Delete
    2. Me? Enlighten you?
      Far be it from me to guide you into all truth, especially when it's right there on your own post!

      Slippery Slope? I don't think it's any more slippery than the one you're treading.

      Duped? Me? Oh my! You are presumptious aren't you!
      I'll repeat that I believe certain foundational aspects of the "purity balls and related beliefs and activities" are wrong. If not agreeing 100% with you about every aspect or wrongness means I'm duped, then I confess.

      BTW What about the religious left? Or are they off limits?

      Delete
    3. Final (non-drive-by) AnonymousJanuary 27, 2012 at 12:41 PM

      I'm so excited to hear there is still a Religious Left somewhere in this country. Ah, there is hope for me yet.

      Delete
  2. "Me? Enlighten you?
    Far be it from me to guide you into all truth, especially when it's right there on your own post!"


    In other words, "I made an accusation that I thought sounded good at the time, but I can't really substantiate it - so, being that I intend to stand by it, I'll put the responsibility on YOU to find any merit to my accusation. That way it seems like I can substantiate it, but it saves me the trouble of actually having to do so."

    "BTW What about the religious left? Or are they off limits?"

    If you feel so strongly about it, you should start a blog about it. This blog isn't about the "religious left".

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  3. i wish to have been able to watch the entirety of this show. i can assure you that i know enuf about this movement/cult to talk with conviction and honesty. heck, my soon to be ex was born into this patriarch/king mentality/girls have their roles and men get to make the rules and break them cult mentality. "the father being the king of the home" makes me *shudder* violently. i have been around this kind god forsaken crap for yrs and yrs and it is oppressive & @ best religious fanaticism/addiction *gag* & also very controlling & without Christ. it's without Christ because the cult leader is right up there with God so he can speak for God and further control you. UGH!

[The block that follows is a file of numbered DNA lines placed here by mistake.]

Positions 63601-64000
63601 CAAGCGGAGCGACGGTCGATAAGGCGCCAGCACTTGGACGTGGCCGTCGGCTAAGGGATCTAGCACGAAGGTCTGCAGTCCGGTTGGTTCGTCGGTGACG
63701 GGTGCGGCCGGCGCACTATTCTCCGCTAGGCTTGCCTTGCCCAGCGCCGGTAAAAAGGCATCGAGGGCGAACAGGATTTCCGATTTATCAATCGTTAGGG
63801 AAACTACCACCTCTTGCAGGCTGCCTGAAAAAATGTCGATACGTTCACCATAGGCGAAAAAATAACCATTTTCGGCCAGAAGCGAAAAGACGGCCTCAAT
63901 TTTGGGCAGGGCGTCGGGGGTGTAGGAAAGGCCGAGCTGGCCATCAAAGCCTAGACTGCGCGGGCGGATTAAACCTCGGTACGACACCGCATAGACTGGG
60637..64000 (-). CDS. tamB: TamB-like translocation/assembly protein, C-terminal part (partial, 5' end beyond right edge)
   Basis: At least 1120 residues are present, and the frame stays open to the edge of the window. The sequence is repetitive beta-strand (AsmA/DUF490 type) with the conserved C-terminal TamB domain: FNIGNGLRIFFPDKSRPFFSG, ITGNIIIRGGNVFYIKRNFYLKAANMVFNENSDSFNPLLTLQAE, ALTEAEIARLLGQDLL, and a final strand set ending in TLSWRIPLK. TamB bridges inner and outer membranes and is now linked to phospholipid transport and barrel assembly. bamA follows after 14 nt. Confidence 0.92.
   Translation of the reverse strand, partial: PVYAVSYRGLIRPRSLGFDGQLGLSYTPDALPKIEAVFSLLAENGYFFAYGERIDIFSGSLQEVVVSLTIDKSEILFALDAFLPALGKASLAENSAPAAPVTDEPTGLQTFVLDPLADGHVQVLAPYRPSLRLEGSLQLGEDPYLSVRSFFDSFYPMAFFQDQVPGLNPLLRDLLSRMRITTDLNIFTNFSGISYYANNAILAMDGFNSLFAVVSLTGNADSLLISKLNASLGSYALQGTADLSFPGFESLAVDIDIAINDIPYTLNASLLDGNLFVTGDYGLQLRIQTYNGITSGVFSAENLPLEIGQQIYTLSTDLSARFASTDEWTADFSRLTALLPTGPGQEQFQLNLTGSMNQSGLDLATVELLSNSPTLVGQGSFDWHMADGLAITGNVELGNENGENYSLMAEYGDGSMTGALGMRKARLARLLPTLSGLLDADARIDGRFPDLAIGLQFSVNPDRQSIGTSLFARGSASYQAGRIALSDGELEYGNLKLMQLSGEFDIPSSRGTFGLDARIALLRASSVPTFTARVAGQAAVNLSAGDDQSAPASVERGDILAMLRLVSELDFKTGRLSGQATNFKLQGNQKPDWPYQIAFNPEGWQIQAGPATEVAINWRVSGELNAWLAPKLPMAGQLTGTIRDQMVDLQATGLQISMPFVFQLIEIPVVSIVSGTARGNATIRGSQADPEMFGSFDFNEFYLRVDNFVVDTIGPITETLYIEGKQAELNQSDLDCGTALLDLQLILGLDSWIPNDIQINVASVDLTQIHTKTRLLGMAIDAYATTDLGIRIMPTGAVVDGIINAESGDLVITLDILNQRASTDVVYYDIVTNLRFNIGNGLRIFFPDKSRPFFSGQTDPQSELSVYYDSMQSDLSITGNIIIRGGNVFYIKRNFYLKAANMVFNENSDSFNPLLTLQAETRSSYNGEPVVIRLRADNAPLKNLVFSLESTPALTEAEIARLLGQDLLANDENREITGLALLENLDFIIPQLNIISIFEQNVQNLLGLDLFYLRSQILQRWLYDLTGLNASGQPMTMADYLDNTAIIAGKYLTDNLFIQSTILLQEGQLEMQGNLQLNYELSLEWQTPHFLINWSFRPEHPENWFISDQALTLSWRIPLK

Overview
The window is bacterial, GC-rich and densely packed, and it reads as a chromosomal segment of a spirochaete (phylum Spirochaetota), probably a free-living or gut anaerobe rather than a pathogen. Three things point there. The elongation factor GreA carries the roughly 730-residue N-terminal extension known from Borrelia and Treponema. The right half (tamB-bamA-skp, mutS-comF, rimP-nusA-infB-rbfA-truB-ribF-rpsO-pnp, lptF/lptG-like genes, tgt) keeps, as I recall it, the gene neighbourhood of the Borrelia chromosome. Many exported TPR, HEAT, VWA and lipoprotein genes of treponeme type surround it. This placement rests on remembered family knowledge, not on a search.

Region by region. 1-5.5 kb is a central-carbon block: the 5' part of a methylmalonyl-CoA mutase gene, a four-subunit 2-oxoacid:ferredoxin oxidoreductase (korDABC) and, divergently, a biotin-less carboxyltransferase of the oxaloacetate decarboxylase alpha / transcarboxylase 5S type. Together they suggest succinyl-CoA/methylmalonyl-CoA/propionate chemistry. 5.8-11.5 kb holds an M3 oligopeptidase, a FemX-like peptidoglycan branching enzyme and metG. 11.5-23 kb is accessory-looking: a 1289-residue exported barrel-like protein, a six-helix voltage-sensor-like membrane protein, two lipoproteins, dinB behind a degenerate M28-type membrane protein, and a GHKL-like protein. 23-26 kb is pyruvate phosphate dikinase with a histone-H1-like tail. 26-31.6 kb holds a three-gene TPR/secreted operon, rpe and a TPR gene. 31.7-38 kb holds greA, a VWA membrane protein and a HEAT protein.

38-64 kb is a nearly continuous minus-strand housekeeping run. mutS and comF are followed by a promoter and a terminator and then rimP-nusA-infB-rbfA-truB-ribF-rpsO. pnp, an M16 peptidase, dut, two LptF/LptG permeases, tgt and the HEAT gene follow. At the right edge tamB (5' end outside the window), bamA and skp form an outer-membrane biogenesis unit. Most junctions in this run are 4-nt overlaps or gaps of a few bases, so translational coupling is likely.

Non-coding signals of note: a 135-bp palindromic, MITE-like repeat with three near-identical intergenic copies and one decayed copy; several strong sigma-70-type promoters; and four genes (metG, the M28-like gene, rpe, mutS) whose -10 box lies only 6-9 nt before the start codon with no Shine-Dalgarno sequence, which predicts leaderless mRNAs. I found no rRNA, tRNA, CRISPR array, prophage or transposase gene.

these cult leaders like randy & hubs cult leader use false humility as a way to control and manipulate. And the game is to separate themselves from families, friends & the "world" (isolation) to have followers look to their leader for the answers to life. The cult leader is right up there with God so he can speak for God and further control you.

    the tricky thing these cult leaders do is they put God and what they are spewing and themselves all in punch bowls and they stir it up so badly it is hard for members to distinguish what is actually going on & they confuse all three as the same.

    What these ppl like Randy are doing is nothing new, hundreds of cults have done the same thing, demonizing the body of Christ in order to seclude and control their members. Then they strip their minds of everything they knew before as truth and rewire their brains so they lose their identity. It's pretty upsetting people are this evil, it will definitely give you trust issues. in the case of the hubs, he was born into this cult & his parents used spanking to break he and the sibs will to program & control. so these ppl don't actually grow up emotionally.